Egypt's interim government has praised the United States for showing "understanding" by describing the rule of ousted President Mohammed Mursi as undemocratic.
Foreign Ministry spokesman Badr Abdelatty said the US comments "reflect understanding and realisation ... about the political developments that Egypt is witnessing in the recent days".
He said it embodied "the will of the millions of Egyptians who took to the streets starting on June 30 to ask for their legitimate rights and call for early elections".
In an apparent reversal of US policy, State Department spokeswoman Jen Psaki said Mr Mursi's government "wasn't a democratic rule".
She added: "What I mean is what we've been referencing about the 22 million people who have been out there voicing their views and making clear that democracy is not just about simply winning the vote at the ballot box".
Earlier, Egypt accused Iran of "unacceptable interference" in its domestic affairs for having criticised the Egyptian army's removal of Mr Mursi.
The incident signalled a return to cooler relations between the two Middle Eastern powers after an attempt at rapprochement under Mr Mursi, who hails from the Islamist Muslim Brotherhood.
Iran on Monday called the ousting of Mr Mursi after mass protests against him a "cause for concern" and suggested that "foreign hands" were at work in the Arab state.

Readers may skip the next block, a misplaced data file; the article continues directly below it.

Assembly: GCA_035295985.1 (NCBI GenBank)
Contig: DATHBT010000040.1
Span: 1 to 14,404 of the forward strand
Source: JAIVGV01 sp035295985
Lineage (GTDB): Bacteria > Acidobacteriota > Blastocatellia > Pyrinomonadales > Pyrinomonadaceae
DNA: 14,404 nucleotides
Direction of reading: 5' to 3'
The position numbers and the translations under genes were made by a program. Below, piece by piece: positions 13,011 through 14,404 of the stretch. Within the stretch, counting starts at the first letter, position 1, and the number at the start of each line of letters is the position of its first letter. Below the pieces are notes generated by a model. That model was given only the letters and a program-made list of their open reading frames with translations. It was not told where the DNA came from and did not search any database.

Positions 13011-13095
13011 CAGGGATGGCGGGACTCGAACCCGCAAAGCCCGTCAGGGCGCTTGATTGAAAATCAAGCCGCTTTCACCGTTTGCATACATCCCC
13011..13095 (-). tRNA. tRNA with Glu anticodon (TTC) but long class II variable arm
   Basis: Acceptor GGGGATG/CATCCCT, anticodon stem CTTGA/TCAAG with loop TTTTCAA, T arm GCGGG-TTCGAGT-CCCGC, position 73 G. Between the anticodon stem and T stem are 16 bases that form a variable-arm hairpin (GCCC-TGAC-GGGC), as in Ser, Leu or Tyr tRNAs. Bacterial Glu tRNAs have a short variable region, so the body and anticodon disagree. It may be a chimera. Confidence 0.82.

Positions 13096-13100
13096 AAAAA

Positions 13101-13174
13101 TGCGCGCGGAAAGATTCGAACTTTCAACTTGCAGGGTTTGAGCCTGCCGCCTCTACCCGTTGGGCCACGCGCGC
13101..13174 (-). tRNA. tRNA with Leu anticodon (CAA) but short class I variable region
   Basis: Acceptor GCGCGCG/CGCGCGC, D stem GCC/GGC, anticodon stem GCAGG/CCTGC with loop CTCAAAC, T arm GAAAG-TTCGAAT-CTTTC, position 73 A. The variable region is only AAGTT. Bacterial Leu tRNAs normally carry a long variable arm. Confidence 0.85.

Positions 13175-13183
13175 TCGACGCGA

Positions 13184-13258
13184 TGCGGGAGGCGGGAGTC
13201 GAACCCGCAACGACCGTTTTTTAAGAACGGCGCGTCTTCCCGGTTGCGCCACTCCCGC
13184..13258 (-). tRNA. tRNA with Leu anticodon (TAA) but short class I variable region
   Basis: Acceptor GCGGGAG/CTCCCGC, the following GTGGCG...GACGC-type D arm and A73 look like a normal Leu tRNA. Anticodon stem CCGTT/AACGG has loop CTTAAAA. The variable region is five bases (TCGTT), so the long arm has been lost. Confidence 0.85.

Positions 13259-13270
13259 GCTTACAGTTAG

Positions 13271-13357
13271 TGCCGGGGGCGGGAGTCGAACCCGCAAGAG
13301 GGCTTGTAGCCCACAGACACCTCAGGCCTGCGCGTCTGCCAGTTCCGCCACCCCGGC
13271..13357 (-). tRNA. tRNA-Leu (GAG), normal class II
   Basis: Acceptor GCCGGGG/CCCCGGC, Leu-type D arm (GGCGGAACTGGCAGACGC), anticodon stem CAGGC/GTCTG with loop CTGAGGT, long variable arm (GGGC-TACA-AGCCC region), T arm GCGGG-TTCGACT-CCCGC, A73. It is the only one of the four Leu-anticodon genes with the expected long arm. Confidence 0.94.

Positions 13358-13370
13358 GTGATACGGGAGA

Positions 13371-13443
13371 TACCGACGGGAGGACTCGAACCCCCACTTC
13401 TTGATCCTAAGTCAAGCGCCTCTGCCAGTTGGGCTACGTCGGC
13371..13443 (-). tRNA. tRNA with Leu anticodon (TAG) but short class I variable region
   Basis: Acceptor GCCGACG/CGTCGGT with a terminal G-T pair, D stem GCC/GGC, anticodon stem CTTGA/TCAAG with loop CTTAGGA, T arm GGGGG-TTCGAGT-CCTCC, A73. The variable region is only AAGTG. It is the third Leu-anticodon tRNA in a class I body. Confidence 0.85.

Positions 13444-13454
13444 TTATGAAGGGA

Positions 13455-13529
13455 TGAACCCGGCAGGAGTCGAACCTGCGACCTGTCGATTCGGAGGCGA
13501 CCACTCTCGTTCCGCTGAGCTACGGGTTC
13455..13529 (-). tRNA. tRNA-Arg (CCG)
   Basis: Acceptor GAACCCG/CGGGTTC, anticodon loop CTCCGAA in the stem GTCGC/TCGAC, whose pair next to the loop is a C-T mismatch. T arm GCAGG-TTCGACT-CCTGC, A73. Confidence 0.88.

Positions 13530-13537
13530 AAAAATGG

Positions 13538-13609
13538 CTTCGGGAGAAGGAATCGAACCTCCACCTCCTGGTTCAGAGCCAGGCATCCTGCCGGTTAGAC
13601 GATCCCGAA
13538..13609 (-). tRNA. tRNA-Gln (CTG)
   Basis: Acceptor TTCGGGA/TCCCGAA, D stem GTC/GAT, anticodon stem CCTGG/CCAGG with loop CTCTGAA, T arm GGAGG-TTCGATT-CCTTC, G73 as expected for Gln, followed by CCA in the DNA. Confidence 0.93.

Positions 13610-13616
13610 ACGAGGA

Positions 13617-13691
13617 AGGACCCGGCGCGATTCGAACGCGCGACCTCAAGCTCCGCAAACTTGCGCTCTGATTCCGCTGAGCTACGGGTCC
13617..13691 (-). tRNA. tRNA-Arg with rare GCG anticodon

Egypt this morning expressed "extreme discontent" with the Islamic Republic's comments, saying they reflected a "lack of precise knowledge of the nature of the democratic developments Egypt is witnessing".
"This represents unacceptable interference in Egypt's internal affairs," the foreign ministry said in a statement on its Facebook page.
Egypt made similar remarks to Turkey after its Islamist government criticised Mr Mursi's overthrow.
Western states have been cautious so far in characterising the military overthrow of Mr Mursi.
The US has specifically avoided referring to it as a "coup", a word that would force it to halt aid including $1.3bn per year for the army.
Relations between Egypt and Iran broke down after the 1979 Iranian revolution, when Egypt gave sanctuary to the deposed shah.
Many Egyptians harbour strong feelings against Iran.
Mr Mursi tried to improve ties after he was elected in 2012.
Iranian President Mahmoud Ahmadinejad visited Cairo in February, the first visit by an Iranian leader in more than three decades.
But the two countries remained sharply divided on Syria. Shia Muslim Iran is the main backer of President Bashar al-Assad while Mr Mursi, often under pressure from hardline Sunni Muslim allies, backed Syria's largely Sunni rebels.
Egypt historically has much stronger ties to Gulf Arab states who have vied with Iran for regional influence.
Kuwait, Saudi Arabia and the United Arab Emirates provided Cairo's cash-strapped government with $12bn in aid this week.